Wilhelm Schäfer (January 20, 1868 – January 19, 1952) was a German writer.
Born in Ottrau (Hesse), until 1896 Schäfer was a school teacher. He gained a scholarship to study in Switzerland and France through the Cotta-Verlag publishing house, and in 1898 became a freelance writer in Berlin. He lived in Vallendar from 1900 to 1915, and from 1918 until his death in 1952, he lived in Bodman on the Bodensee.
His work (drama, novels, and short prose pieces) were naturalist in style and marked with "völkisch" and national elements. In 1930 he published a novel about the shoe-maker Wilhelm Voigt with the title Der Hauptmann von Köpenick.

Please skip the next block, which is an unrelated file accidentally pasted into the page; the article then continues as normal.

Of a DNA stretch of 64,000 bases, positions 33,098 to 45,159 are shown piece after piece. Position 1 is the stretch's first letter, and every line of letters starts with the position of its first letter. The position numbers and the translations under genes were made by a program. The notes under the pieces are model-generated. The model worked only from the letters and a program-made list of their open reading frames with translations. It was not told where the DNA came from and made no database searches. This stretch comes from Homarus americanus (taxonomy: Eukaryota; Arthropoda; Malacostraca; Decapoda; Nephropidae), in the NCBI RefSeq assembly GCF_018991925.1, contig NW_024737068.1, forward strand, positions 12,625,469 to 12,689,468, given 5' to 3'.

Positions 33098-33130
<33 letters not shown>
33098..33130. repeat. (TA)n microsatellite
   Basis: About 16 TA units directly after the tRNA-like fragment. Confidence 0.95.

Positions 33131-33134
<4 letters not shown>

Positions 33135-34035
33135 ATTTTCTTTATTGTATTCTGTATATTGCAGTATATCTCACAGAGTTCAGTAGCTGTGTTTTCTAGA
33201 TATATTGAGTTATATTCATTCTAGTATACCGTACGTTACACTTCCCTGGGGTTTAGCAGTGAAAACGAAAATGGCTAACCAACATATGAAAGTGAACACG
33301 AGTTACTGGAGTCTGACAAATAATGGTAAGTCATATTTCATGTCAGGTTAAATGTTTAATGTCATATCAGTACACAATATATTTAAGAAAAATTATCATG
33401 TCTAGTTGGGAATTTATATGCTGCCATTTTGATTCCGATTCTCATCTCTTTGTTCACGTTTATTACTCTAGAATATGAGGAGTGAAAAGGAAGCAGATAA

From 1900 to 1920, he published the magazine Die Rheinlande. His early work was especially influenced by naturalism. Important novellas were "Die unterbrochene Rheinfahrt" (1913) und "Hölderlins Einkehr" (1925). Schäfer's folksy language and mystification of the "German soul" made his work popular with the Nazis.
- 1941 Goethepreis der Stadt Frankfurt
- 1948 Honorary citizen of Bodman
- Die zehn Gebote. Erzählungen des Kanzelfriedrich, 1897
- Rheinsagen, 1908
- Karl Stauffers Lebensgang. Eine Chronik der Leidenschaft, 1912
- Das fremde Fräulein (Novelle über den Tod der Idilia Dubb auf Burg Lahneck)
- Die dreizehn Bücher der deutschen Seele, 1922
- Winckelmanns Ende, 1925
- Der Hauptmann von Köpenick, 1930
- Mein Leben, 1934
- Theoderich, König des Abendlandes, 1939
- Lebenstag eines Menschenfreundes (Ein Pestalozzi Roman), 1915